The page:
The opinion of the court was delivered by: VINCENT L. BRODERICK
VINCENT L. BRODERICK, U.S.D.J.
This diversity of citizenship case arises out of a "slip and fall" personal injury sustained by plaintiff. Plaintiff brings this action against ARA Services ("ARA"), a contractor hired by International Business Machines Corporation ("IBM"), plaintiff's employer, to clean and wax floors; ARA filed a third party complaint against IBM for indemnification or contribution.
Each party has moved for summary judgment under Fed.R.Civ.P. 56. I grant both ARA and IBM's motions. The plaintiff's motion is denied. The Clerk is directed to close this case.
The controlling facts are simple. The plaintiff was an employee of IBM at its Management Development Center in Armonk, New York. IBM contracted for ARA to provide both management and hospitality services, which included floor cleaning, at the Center.
On the evening of December 16, 1991 ARA stripped and rewaxed a tile floor in the building where plaintiff worked. On the morning of December 17, 1991 plaintiff went to see her supervisor, whose office was carpeted and adjacent to the area of hallway which had been waxed the night before by ARA. Immediately after plaintiff left the supervisor's office and stepped into the hallway, she slipped and fell, sustaining extensive injuries including a broken hip and wrist.
Plaintiff claims in this lawsuit that in waxing the hall floor, ARA employees also spattered wax on the carpeting in the offices adjacent to the hall, including the office of Mr. Lopez. Plaintiff does not claim that the waxed tiled floor directly caused her fall, but rather that while visiting the supervisor's office her shoe was coated with wet wax which had been spattered there the night before, and that this caused her to slip and sustain her injuries.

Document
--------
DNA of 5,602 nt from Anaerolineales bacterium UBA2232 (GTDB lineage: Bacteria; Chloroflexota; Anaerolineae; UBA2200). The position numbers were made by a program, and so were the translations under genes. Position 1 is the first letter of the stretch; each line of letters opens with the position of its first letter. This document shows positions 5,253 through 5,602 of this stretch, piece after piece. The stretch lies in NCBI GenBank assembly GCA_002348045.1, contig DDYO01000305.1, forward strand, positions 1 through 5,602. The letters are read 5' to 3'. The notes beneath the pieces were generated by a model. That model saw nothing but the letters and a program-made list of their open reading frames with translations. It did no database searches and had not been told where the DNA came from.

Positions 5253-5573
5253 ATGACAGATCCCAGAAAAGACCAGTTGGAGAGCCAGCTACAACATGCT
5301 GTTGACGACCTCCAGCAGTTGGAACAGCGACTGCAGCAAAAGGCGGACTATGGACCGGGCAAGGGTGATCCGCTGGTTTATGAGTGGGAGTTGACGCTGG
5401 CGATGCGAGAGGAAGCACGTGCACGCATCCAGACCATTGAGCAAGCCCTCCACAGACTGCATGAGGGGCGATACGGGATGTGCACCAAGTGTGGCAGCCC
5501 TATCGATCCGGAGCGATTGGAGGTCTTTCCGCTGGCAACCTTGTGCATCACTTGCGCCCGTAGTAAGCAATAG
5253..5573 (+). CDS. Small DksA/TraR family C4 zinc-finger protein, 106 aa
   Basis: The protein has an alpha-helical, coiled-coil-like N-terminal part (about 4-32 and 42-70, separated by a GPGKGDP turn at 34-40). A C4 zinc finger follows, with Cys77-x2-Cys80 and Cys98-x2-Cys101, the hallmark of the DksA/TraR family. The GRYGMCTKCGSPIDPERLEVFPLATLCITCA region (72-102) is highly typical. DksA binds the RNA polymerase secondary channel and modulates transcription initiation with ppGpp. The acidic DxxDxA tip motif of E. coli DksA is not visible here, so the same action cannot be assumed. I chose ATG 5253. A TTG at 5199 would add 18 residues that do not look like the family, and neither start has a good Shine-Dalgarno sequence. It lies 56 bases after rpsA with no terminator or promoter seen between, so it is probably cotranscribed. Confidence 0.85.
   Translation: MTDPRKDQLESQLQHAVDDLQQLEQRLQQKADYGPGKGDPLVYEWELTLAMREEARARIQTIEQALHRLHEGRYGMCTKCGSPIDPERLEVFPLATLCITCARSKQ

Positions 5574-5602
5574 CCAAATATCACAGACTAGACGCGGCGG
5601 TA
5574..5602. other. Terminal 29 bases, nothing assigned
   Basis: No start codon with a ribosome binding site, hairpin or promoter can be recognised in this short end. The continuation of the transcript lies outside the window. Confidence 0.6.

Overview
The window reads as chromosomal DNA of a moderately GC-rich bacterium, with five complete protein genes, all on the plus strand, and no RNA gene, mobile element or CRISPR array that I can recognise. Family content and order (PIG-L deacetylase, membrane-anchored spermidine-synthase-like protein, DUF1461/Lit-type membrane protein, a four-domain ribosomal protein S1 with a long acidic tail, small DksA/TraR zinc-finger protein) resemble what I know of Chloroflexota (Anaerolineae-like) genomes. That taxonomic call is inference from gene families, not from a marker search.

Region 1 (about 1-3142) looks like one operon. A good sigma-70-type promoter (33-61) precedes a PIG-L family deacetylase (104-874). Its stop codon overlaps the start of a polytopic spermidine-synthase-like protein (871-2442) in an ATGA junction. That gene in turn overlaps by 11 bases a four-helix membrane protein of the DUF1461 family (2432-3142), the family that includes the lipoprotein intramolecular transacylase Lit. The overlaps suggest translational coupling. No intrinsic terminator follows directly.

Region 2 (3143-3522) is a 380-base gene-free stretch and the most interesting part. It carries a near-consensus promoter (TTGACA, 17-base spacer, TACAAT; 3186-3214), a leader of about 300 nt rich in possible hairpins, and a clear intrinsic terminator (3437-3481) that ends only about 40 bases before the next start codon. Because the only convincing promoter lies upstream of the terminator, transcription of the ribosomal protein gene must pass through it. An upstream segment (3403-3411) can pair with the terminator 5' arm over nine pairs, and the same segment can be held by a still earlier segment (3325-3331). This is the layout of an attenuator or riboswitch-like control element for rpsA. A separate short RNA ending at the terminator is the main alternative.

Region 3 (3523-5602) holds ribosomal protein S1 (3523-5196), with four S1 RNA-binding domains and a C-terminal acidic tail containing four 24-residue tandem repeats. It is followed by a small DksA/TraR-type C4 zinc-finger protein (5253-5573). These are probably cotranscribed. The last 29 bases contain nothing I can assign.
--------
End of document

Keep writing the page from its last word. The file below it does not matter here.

In this diversity suit, New York law is applicable; New York precedent holds that "the fact that a floor is slippery by reason of its smoothness or polish...does not give rise to a cause of action or...an inference of negligence." Swartz v. Rose, 40 A.D.2d 1028, 1028-1029, 338 N.Y.S.2d 961 (2d Dept 1972); see Galler v. Prudential Ins Co, 99 A.D.2d 720, 721, 472 N.Y.S.2d 334 (1st Dept 1984); Lowrey v. Cumberland Farms Inc., 162 A.D.2d 777, 778, 557 N.Y.S.2d 689 (3d Dept 1990); Gootman v. Village of Haverstraw, 200 A.D.2d 829, 606 N.Y.S.2d 411 (3d Dept 1994). For ARA or IBM to be liable there must be at least some evidence indicating that polish or wax was negligently applied or that there was improper maintenance of the floor. Swartz v. Rose, supra at 1028-1029; Galler v. Prudential Ins Co, supra at 721.
Under New York law, to prevail plaintiff must produce evidence which tends to show a dangerous condition and that a defendant either created the condition or had knowledge, actual or constructive, of its existence. Lowrey v. Cumberland Farms Inc., 162 A.D.2d 777, 778, 557 N.Y.S.2d 689 (3d Dept 1990); Paciocco v. Montgomery Ward, 163 A.D.2d 655, 656, 557 N.Y.S.2d 997 (3d Dept 1990).
Although plaintiff asserts that ARA negligently applied the wax to the floor by allowing it to spatter on the carpet of adjacent offices, and in doing so, caused her to fall, plaintiff offers no evidence to support this claim. Plaintiff presents no proof that any wax or solvent was actually present on the carpet or that wax was spattered. The only support for such a conclusion is that there was "discoloration" on the carpet and one co-worker stated there was a "waxy, greasy feeling." No analysis of the ...